Sales tax is a state thing and many US states don't have it. For example Florida doesn't have Sales Tax or Income Tax.


Probably because prominent American politicians brought up iPhones in health care discussions recently. "And so maybe, rather than getting that new iPhone that they just love and they want to spend hundreds of dollars on, maybe they should invest in their own healthcare." - Actual statement by actual (now retired) American member of Congress in March.


The iPhone is more expensive in part because it includes a 25% sales tax...


My point was that there are other factors than price which influences whether or not someone will buy something if you look at the entire world. I just gave two example of such factors. And I'm surprised this was not obvious.


You don't think someone's ability to buy an iPhone or any other product at a certain price depends on how much money they earn/they are left with at the end of the month?


If money is that tight then a brand new $1000 iPhone might not be a wise choice.


It's also the userbase or the marketing there (unsure which one). I was in Sweden few years ago, gislaved / hestra, and overall nothing else was being sold besides iPhone. It came as a shock to me.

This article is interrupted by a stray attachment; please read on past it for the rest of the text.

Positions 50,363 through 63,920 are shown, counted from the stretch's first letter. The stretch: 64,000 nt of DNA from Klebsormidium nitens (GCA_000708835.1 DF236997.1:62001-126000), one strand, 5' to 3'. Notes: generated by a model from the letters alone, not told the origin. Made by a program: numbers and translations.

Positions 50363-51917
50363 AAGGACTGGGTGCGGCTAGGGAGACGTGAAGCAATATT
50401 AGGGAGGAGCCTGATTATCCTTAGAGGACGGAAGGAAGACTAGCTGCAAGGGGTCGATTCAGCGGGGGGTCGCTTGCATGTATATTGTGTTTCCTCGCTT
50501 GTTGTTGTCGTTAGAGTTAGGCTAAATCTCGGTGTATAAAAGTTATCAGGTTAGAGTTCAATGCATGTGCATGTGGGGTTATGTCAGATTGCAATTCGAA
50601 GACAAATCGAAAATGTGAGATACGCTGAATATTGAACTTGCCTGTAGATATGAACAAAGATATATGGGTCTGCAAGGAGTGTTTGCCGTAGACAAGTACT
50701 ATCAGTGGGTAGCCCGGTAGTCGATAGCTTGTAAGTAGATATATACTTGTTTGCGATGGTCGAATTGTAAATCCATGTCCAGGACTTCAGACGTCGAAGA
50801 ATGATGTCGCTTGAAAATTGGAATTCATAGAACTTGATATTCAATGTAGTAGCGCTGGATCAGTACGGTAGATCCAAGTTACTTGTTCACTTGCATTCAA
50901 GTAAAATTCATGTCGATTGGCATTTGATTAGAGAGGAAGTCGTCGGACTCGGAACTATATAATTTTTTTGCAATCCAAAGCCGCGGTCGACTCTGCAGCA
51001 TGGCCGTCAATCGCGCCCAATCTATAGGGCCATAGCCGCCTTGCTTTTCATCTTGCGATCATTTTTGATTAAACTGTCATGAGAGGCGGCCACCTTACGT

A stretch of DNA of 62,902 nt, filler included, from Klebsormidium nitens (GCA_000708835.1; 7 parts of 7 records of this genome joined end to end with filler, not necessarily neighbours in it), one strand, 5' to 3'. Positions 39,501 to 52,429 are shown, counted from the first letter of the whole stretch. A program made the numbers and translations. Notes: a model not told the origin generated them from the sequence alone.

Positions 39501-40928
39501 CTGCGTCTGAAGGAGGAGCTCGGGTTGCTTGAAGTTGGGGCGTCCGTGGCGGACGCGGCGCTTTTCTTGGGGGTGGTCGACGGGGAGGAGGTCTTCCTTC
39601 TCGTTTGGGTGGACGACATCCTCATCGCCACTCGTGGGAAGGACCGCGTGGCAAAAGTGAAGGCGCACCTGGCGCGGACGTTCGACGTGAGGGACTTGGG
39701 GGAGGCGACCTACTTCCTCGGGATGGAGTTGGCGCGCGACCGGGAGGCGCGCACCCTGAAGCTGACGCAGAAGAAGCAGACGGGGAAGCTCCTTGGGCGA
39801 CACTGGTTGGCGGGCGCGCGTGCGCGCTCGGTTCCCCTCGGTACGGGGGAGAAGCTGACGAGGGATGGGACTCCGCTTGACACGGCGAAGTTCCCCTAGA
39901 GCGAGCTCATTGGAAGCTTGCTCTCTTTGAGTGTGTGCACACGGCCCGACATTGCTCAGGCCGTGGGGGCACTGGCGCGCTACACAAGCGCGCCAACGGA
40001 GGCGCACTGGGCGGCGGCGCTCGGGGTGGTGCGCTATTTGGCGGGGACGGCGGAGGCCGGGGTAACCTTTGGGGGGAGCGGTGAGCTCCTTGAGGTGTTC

Only one of the tech toys stores that we visited had Samsung at the time.


Looks like your view is biased by what stores you visited. All stores where I live sell a mixture of brands, with the obvious exception of the Apple store.

I think the largest stores are Elgiganten, Mediamarkt, Netonnet and all of those sell a mixture.

A quick look at price comparison site for my area shows 80 stores selling iPhone 7 and 72 sellingg Galaxy S8. And that includes the Apple stores.


Fully agreed. I can't imagine Sweden having less choices than Norway, considering full EU membership and Norway being known for its lack of choice.


[flagged]


We've banned this account for repeatedly violating the guidelines.

https://news.ycombinator.com/newsguidelines.html


> For Example, HongKong used to have the cheapest iPhone around the world, it was priced the same as US and because there are no Sales tax, it was 10-15% cheaper.

Could you explain this differently? If it had the same price as the US (converted to HKD), and no sales tax, it would be the same price as buying it in (say) Oregon: